Once the site survey was completed by Harmon, six Marines at each site were able to erect the radar equipment in mere hours and provide coverage for the Puerto Rico.

“Our equipment had already been op checked at the airfield,” said Parkison, “so once we arrived on site, we orientated the whole system to north and started putting that bad boy up.”

The radar images that Parkison and her fellow Marines put together are used by the National Weather Service to get an idea of the weather on the island. Each site is aimed at an angle to cover low altitude effects near itself, and high altitude weather on the other side of the island. By overlapping the two sites’ scans, a complete atmospheric picture is created.

November 17, 2017 - Marine Staff Sgt. Rachael Parkison, Marine Tactical Operations Center chief for the Aguadilla radar station, surveys weather radar data streaming from her team’s X band expeditionary radar system in Aguadilla, Puerto Rico. Marines serving with the Marine Air Control Squadron 2 set up the system in order to bring radar services back to the island following Hurricane Maria. The hurricane destroyed all National Weather Service weather radar systems in Puerto Rico, and may take up to six months to repair. In the interim, the MACS 2 Marines will continue to fill the data gap with their two radar sites. (U.S. Army photo by Staff Sgt. Evan Lane)
November 17, 2017 - Marine Staff Sgt. Rachael Parkison, Marine Tactical Operations Center chief for the Aguadilla radar station, surveys weather radar data streaming from her team’s X band expeditionary radar system in Aguadilla, Puerto Rico. Marines serving with the Marine Air Control Squadron 2 set up the system in order to bring radar services back to the island following Hurricane Maria. The hurricane destroyed all National Weather Service weather radar systems in Puerto Rico, and may take up to six months to repair. In the interim, the MACS 2 Marines will continue to fill the data gap with their two radar sites. (U.S. Army photo by Staff Sgt. Evan Lane)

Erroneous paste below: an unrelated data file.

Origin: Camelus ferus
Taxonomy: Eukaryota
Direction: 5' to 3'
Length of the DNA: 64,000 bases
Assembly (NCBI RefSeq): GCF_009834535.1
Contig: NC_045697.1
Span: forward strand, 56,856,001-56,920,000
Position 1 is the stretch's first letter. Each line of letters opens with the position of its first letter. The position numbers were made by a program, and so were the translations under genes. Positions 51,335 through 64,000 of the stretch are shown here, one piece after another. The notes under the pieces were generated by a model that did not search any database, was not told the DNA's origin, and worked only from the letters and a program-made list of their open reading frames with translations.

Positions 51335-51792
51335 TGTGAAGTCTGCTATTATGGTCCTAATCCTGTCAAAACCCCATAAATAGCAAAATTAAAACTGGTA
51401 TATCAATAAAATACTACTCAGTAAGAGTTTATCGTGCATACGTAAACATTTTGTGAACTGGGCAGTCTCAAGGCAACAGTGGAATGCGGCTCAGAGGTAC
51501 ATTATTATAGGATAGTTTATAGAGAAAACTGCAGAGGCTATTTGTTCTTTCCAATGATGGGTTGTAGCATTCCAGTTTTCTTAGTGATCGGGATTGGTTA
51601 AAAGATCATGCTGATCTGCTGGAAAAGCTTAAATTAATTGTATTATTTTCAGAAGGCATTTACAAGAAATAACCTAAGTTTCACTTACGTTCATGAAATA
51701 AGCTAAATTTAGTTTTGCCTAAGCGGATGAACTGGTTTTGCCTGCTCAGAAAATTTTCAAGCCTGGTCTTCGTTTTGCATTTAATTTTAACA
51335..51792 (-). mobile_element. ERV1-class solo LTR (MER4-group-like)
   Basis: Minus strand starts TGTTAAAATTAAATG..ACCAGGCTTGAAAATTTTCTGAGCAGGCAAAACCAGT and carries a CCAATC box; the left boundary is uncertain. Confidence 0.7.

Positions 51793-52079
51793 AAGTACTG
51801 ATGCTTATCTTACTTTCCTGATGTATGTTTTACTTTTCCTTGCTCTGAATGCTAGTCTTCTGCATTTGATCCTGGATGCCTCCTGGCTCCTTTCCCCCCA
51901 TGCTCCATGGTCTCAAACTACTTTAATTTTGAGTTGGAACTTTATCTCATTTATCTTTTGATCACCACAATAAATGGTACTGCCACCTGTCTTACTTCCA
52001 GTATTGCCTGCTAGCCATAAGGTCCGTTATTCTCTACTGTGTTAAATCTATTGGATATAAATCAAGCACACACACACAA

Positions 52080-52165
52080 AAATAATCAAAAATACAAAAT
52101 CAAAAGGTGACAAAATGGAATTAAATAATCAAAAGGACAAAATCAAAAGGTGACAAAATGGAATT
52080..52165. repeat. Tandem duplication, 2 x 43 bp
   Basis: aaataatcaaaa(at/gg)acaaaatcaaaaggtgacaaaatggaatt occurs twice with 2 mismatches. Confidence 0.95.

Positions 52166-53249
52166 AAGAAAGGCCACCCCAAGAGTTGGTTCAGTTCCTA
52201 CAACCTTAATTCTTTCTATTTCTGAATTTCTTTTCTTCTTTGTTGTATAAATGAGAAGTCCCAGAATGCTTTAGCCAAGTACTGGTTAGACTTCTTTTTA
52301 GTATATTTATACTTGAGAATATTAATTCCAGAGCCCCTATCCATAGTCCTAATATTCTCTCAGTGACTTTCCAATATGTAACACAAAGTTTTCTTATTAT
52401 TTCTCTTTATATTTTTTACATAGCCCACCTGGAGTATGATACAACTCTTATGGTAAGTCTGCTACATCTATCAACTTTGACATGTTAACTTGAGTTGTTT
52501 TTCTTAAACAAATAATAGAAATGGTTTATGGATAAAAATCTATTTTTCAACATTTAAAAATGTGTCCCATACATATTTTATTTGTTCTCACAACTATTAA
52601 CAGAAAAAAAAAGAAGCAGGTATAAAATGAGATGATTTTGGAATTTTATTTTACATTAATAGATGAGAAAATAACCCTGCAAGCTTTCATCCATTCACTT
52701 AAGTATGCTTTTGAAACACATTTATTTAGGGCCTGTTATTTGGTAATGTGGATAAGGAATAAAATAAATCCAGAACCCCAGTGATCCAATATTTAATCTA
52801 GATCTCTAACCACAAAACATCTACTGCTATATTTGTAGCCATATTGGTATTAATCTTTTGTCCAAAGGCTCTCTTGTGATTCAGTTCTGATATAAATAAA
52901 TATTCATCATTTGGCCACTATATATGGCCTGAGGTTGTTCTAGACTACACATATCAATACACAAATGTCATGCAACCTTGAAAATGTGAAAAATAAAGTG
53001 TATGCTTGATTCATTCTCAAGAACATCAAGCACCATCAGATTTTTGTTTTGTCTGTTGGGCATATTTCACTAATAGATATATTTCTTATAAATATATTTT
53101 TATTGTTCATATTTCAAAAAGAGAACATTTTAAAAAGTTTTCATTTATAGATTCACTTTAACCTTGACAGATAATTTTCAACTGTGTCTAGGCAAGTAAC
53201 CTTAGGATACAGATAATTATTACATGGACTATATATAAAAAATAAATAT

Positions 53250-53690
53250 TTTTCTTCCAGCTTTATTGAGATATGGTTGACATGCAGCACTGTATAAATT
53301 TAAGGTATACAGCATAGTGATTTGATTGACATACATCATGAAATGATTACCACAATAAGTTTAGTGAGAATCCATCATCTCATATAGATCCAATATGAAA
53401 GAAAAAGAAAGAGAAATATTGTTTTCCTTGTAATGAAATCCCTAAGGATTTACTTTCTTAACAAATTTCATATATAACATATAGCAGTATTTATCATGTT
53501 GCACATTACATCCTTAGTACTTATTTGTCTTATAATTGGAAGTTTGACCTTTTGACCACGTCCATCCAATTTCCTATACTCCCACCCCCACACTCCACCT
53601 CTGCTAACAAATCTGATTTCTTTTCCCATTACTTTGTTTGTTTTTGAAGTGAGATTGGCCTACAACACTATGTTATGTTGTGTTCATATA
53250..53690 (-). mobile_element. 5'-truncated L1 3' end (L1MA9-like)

“It’s a joint effort here to get aid to the people who need it,” she said. “The weather picture we’re able to distribute to the NWS is helping pilots land safely. There’s also the Guajataca Dam, which is in unstable conditions right now. They’re using our pictures to help forecast for any additional impact the weather could have on the site.”

Parkison has found other ways to help the American people of Puerto Rico as well. In addition to her duties as a forecaster and station chief, she goes out on food and water distribution missions as often as possible.

“The biggest thing I’ve witnessed when we’re able to do food and water runs is the selflessness of the people,” she said. “I can’t tell you how many times we’ve had families say, ‘No. Take my food, take my water up the hill. There’s somebody sick, somebody elderly.’ These people, even though they’ve been devastated, are so willing to give up what they have to somebody else.”

“That selflessness is absolutely contagious,” Parkison said, smiling. “The next time you see [something], you want to do a little bit more, you want to give up your off time to go out on another run and help.”

The extra effort hasn’t gone unnoticed by her command and the NWS.

“I can’t be happier with the efforts that Staff Sgt. Parkison and the other Marines have put in to keep the radar up and running in all the conditions we’ve faced out here,” said Harmon. He continued on to mention the significant appreciation the NWS has for the products his Marines have been able to provide them of the weather on and around the island of Puerto Rico.

Their knowledge of the weather doesn’t necessarily insulate them from it, however, and a protracted effort is required to keep the radar systems functioning without interruption.

“Last night, we had a couple thunderstorms in the area,” said Harmon. “And although we saw them on the radar image, they still knocked down the forecasting tent. We had the Marines up here last night putting the tent back up and making sure the equipment stayed operational.”

The Marines weathered that storm and will continue to do so in order to provide information critical to the humanitarian response in Puerto Rico

By U.S. Army Staff Sgt. Evan Lane
Provided through DVIDS
Copyright 2017